I'm a person that you don't necessarily know, but you may be familiar with some of my work: I act as a Cisco subject matter expert (SME) developing questions for various Cisco exams. My intention here is to describe what it is like to act as a SME so that you may decide whether it is something for you. My experience may not be the exact same as what you (the reader) would experience as a SME, but this should at least give you an idea of what to expect.
What is it all about?
Being a SME is about participating in the development of high-quality exam items. Here are a few responsibilities that a SME typically has:
Authoring and editing items for written exams.
Reviewing items for the written exams.
Participation in Job Role Analysis meetings (JRA).
Participation in Job Task Analysis meetings (JTA).
Participation in Standard Setting meetings.
When you are selected as a SME, your first assignment will likely be authoring a certain number of items for an exam. Often you will be assigned specific blueprint topics to which you will write an item, but in some cases you are free to choose for yourself. Of course this depends on the current needs — the Exam Program Manager will instruct you on the specifics. Each authored item should map to a certain level (difficulty), which is defined as what a typical candidate for the given exam level is expected to know. This is based on an on-going analysis of tasks and skill levels found in real-life jobs on that specific level. Almost needless to say, the level you should be aiming for depends on which exam level you are authoring for — the typical tasks for a CCNA, CCNP, or CCIE level candidate are of course not identical.
Typical item types you will meet in your work as a SME are:
Multiple choice single answer (MCSA).
Multiple choice multiple answer (MCMA)
Enhanced matching (also known as Drag and Drop, or DND)
You may also come across simlets, but personally I have never done any work with simlets — I guess they're primarily developed in-house at Cisco.
Once you have been selected for a project, you will receive an email from the Exam Program Manager, which will outline the project and formally invite you to participate. First you will likely be invited to a briefing (approximately 1 hour) on WebEx. Here you will get some guidelines as to how to write proper questions (called stems) along with effective possible choices (where one or more choices should be correct while the rest should be plausible, but not correct under any circumstance). Ideally, this starts with a stem that is worded in a way, so that it does not leave room for interpretation and at the same time is short and easy to read and understand (things like avoiding complex and long sentences — you should be aiming at 7th grade English). Often, you will receive a slide deck that you can use for reference when actually developing the items. For instance, all IP addressing should adhere to RFC 1918 or certain subnets that Cisco has allocated for this purpose. For IPv6, you always use something in the 2001:db8::/32 range (the official demonstration/documentation prefix). There are other goodies in this slide deck too, so keep it near you.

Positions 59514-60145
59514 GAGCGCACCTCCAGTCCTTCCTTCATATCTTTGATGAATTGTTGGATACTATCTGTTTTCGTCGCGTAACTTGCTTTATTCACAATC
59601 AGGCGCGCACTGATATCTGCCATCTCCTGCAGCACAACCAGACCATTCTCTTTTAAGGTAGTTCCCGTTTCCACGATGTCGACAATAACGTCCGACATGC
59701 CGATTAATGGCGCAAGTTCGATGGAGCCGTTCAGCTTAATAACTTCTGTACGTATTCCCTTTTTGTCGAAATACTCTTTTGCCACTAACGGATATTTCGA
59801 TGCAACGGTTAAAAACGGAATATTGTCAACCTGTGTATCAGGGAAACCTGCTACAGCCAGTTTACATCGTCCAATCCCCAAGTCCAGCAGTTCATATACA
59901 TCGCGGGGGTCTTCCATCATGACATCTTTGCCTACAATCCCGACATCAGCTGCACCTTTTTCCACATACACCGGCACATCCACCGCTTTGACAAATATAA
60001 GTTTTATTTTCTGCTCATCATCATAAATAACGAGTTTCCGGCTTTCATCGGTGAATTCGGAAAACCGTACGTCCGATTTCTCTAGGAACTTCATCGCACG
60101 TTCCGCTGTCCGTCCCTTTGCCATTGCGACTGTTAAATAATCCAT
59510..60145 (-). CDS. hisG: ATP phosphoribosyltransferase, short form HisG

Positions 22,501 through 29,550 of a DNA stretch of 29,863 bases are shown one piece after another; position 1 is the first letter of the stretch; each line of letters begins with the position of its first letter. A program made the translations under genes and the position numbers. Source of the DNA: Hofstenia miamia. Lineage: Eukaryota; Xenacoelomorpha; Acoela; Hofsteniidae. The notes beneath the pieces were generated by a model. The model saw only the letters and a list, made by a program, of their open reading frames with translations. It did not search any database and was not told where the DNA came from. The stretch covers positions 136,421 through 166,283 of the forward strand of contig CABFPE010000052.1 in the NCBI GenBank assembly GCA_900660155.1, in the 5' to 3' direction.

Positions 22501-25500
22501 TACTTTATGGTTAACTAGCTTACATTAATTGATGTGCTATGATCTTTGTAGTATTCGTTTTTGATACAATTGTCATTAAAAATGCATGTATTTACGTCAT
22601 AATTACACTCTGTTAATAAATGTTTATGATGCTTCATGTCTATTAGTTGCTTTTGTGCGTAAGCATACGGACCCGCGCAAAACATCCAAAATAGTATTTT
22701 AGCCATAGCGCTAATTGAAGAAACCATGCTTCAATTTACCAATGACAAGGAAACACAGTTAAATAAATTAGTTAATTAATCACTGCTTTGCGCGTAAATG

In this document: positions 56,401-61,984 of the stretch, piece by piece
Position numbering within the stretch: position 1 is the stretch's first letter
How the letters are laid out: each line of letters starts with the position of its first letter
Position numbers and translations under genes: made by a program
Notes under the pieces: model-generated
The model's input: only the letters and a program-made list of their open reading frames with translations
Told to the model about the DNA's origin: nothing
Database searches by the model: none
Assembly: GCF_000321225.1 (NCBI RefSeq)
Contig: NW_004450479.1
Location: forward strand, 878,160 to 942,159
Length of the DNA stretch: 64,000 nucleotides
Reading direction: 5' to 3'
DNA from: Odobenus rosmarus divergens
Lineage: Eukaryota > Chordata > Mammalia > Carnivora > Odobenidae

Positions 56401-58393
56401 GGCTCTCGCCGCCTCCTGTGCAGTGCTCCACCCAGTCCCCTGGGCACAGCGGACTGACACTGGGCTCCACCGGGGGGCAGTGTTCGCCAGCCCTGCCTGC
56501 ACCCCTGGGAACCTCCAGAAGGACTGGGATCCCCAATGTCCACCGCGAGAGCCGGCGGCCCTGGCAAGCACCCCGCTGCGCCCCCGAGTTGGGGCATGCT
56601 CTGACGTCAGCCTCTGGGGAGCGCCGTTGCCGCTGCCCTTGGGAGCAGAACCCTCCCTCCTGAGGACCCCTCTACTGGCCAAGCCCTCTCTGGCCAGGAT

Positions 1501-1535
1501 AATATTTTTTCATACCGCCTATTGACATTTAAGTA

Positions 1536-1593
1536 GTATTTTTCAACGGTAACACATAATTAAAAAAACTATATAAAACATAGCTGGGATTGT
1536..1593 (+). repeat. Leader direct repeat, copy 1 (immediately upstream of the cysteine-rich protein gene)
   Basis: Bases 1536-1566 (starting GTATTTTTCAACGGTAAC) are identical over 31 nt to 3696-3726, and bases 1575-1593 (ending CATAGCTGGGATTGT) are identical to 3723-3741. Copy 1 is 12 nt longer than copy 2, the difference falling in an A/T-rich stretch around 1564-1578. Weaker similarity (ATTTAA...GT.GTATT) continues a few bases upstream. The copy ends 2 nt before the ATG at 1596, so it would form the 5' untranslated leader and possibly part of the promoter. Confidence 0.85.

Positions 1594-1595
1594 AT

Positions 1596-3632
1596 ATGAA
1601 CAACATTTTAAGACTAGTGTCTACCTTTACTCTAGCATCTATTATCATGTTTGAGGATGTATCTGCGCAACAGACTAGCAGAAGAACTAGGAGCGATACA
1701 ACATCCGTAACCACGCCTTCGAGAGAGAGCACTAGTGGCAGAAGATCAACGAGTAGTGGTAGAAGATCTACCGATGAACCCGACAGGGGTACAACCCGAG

After you have gained some experience as a SME, you may also be selected to review items authored by other SMEs. Your purpose in this regard is to assess whether the questions are fair, relevant, and technically correct. Your assessment is based on a number of factors, which might be (but is not limited to):
Is the item tailored to the actual exam level (CCENT, CCNA, CCNP, CCIE, and so on)?
Is the item technically correct?
Will adding an exhibit to the item make it easier to understand?
If there already is an exhibit in the item, is it relevant, correct, and relevant to the question?
Is it too easy or too hard (based on the expected skill set of the candidate)?
Is the item open to interpretation?
Is the item free of ambiguity or bias?
Is it clear and concise in its wording?
Is the item aligned with the current blueprint for the exam?
When you read the item for the first time, which answer would you pick?
Is the question actually measuring expertise of the candidate, or do you consider it a trivia or memorization question?
The input you provide will be collected and combined with input from other SMEs reviewing the same set of questions, and it will help the Exam Program Manager determine whether the item needs additional work before going into production or if it is ready as it is. Review projects will also be kicked off with a WebEx meeting to provide you with relevant information on the tasks ahead of you.
Once the WebEx meeting has been completed, you will receive your actual assignments (number of questions to author or review) along with a deadline. The Exam Program Managers are aware that you likely are doing this in your spare time, so if you run into problems keeping the deadline, just be open about it and communicate. Often you can get an extension of the deadline.